Day 7: Bremer Bay – Albany

It had been a clear night when we had gone to bed. The stars shone brightly in a sea of velvety black. However, sometime during the night the clouds rolled in and it rained quite heavily. It was still raining when we made the trek across the caravan park to the ablutions block for our morning shower.
We could have used the shower in the mobile home but it is very cramped and the water takes twenty minutes to heat. We had paid park fees so it made more sense to make use of the facilities provided.

After packing up to move on, we drove down to the beach. It was still raining heavily but we braved the weather to see the views. 20130602-212552.jpg
Then we drove into the main part of town which consists of a general store (that also sells fuel and liquor) and a community centre which houses the tourist information centre and library. Further up the road there is a medical centre and an op shop (thrift store). We drove around some of the streets, looking at the views and the houses.

The drive to Albany was done in pouring rain, much of it following a relatively slow moving road-train.
On arrival at the outskirts of Albany, we stopped for fuel and groceries. It was still cold and raining, so we bought something warm for lunch. Then we headed out for Middleton Bay Caravan Park. Again we decided to stay for two nights, but this time we got a big shock — the tariff for the second night was 33% more than the first night! Apparently it is the first night of a long weekend so the price goes up everywhere!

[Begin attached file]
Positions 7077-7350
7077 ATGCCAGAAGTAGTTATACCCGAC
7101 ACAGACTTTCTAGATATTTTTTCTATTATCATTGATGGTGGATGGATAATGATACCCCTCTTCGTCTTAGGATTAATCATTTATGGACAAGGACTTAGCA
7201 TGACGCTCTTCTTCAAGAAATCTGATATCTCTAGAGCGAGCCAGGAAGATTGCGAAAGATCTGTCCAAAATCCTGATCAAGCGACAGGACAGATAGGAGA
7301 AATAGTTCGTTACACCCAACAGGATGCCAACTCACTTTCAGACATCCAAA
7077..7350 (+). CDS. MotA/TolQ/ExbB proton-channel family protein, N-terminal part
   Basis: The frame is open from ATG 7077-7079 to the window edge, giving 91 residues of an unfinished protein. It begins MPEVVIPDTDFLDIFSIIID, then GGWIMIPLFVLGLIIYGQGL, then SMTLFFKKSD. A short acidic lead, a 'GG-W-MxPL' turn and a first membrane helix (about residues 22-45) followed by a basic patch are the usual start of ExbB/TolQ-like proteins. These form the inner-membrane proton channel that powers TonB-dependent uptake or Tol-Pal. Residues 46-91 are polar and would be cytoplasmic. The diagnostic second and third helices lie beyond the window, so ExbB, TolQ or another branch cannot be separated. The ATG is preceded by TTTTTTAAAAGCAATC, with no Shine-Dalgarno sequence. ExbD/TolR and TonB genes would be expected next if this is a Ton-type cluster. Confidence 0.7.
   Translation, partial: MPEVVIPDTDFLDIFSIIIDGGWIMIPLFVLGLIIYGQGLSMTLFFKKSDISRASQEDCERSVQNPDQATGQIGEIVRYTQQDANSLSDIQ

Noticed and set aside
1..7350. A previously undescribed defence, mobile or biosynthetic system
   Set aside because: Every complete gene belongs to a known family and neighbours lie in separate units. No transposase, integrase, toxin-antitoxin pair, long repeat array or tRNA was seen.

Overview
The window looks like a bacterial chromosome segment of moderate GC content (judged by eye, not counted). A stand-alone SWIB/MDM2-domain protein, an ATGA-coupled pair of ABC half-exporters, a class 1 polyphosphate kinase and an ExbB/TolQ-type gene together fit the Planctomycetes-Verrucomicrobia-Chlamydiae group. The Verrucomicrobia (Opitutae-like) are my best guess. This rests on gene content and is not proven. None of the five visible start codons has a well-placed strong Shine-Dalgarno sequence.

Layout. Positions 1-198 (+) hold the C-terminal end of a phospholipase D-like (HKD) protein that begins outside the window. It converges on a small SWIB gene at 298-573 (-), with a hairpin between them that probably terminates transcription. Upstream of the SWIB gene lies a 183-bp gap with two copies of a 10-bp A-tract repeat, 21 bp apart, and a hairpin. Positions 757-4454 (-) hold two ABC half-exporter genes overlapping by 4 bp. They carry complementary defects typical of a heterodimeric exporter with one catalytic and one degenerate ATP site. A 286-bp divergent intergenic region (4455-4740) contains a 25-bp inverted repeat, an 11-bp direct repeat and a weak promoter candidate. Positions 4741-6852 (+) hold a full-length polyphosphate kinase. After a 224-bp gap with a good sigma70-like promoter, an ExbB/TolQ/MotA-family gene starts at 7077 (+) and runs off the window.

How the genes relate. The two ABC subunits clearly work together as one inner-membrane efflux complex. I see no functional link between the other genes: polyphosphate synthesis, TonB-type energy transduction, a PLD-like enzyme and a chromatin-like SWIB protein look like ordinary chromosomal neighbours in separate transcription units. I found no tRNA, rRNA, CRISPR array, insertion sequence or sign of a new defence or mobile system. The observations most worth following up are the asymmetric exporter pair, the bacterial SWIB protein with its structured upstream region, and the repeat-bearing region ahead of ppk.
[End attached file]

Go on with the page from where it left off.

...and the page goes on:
The bad weather got worse, with gale force winds that rocked the motorhome even in the comparative safety of the caravan park. But we decided to go out and explore the coast of Torndirrup National Park. Herself did her exploring from the cold but dry comfort of the van but Himself got out in the lashing, squally rain and winds to take photos. At 4pm it was nearly as dark as sunset and as cold as midwinter in western Sydney. Himself even put a jumper on (after a fair bit of nagging from Herself)! Not surprisingly, herself decided not to enjoy the “pleasure” of a walk out to the blowholes so Himself went alone while Herself sat in the van as it was buffeted by strong winds. The red plants in the photos below are “kangaroo paws”, a plant native to Western Australia and so-named because the shape of the flowers roughly resembles the front paws of a kangaroo!


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